My husband's nephew left last weekend.  He paid to have his brother fly up from Florida to drive the big trailer back down with him.  The broken collarbone does seem to be healing.  He has had two visits with the local osteopath up here and the day he plans on getting home he has a visit with his local GP who will refer him to the bone doc down there.

While it was challenging having someone living in the house (someone we really did NOT know well) for over a month and having to lend our bathroom as it had a walk-in shower, it was also a good exercise in growth for all of us.  I actually now miss him.  I would see him up every morning before me and I get up early!  It was a test having someone chatter away while I had my first and second cup of coffee.  He, like my husband, is a talker!!  He would walk two miles every morning and then watch his favorite TV shows which were all car racing or car repair things.  Something that bores my husband and me.  Sometimes he would watch downstairs while we watched a British mystery upstairs.

He never complained about the fact that he could not do much to help but it did frustrate him.  He is one of those people who likes to help others.  He was a former engineer as a defense contractor and knew his electronics.  It was very useful having him here while the propane company installed our backup generator (which means we will never have another storm that takes out our electricity 😉).  He was a polite oversight to the various workers that drifted in and out for the four days, which was useful as the supervisory electrician they sent was a grumpy sort.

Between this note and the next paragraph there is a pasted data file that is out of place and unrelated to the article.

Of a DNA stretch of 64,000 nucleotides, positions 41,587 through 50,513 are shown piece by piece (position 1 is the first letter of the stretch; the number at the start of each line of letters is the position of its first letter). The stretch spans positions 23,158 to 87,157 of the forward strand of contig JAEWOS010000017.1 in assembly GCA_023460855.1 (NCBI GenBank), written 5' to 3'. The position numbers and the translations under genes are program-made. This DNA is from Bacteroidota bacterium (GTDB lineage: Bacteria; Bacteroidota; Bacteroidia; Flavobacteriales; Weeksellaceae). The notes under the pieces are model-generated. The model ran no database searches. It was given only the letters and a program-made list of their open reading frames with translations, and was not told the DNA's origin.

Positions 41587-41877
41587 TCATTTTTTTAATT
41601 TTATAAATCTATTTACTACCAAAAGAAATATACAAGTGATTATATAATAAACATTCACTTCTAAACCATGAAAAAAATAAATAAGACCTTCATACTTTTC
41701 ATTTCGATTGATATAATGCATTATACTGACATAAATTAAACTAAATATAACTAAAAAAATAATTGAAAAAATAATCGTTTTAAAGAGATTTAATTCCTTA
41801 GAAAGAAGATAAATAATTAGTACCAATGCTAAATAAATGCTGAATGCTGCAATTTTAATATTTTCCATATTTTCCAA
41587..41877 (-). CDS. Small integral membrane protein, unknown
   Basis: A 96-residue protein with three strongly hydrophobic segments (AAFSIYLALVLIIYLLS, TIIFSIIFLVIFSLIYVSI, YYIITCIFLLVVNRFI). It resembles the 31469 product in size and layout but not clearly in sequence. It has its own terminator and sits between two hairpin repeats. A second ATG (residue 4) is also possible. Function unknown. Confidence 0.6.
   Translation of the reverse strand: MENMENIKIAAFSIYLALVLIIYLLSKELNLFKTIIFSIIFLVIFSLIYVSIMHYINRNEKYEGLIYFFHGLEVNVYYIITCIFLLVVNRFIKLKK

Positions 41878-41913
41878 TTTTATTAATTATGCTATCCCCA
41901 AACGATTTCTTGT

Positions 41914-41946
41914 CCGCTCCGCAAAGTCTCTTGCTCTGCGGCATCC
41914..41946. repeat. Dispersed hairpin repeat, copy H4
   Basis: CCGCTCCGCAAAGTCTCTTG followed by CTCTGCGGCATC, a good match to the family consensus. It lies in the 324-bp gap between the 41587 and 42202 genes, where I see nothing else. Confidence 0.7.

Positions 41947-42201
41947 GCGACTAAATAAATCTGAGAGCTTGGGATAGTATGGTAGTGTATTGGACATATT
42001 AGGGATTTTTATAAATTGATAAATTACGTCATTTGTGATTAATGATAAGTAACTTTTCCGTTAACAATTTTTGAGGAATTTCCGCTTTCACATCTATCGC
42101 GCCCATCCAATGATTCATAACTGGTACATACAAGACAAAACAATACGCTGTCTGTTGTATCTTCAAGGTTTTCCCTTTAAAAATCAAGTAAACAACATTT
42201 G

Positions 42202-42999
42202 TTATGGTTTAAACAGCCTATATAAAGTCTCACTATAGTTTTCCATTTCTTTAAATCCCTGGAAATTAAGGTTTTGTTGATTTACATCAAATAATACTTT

We had to leave him alone for a week while we took our oldest grandson down to Andros to get his dive certification.  That was also a challenge as I worried about him being alone in our house and having an accident.  We took him food shopping before we left and gave him our neighbor's phone number just in case.  He downloaded the UBER app as well.  

Our Bahamas trip was another challenge, as we stayed at a rustic lodge at the end of nowhere.  It was also very hot, but the people were very very nice and the food was mostly good.  Grandson passed with flying colors and got his certification.  I will treasure that time with him before he leaves for college next year as most precious.

I have not written too much about my husband's memory challenges during this time, and maybe when I have finished riding the current toward autumn I will reflect on that.  If you are on the cusp of spring, be sure to smell the flowers, and if like me, you are on the cusp of fall, avoid sneezing.

Tuesday, August 16, 2022

Only Up From Here

I had to come back home late last week because I was having trouble getting into our TSA (Transportation Security Administration) database to get our KTN (Known Travel Number) so that we can go through the "fast" line at the airport next week. After an hour's drive up to the DMV Office where the Security people are located, we discussed why my husband and I were not in the database and the lady there was able to circumvent the tragic telephone tree where you never reach anyone and talk to a real person! It appears that there is a space between the letters of our last name (which is European) and I did not enter the space between the letters. It does appear that way on our passport, but I never noticed!  Load off of my mind on that.

Hubby in his frustration with his dementia wants so badly to go diving with his grandson who is 17 this year as one of his bucket list items.  So I am accompanying them to the Caribbean island for a week of lessons, etc.  I will not be diving.  I have not done SCUBA for years and find that just snorkeling is enough for me.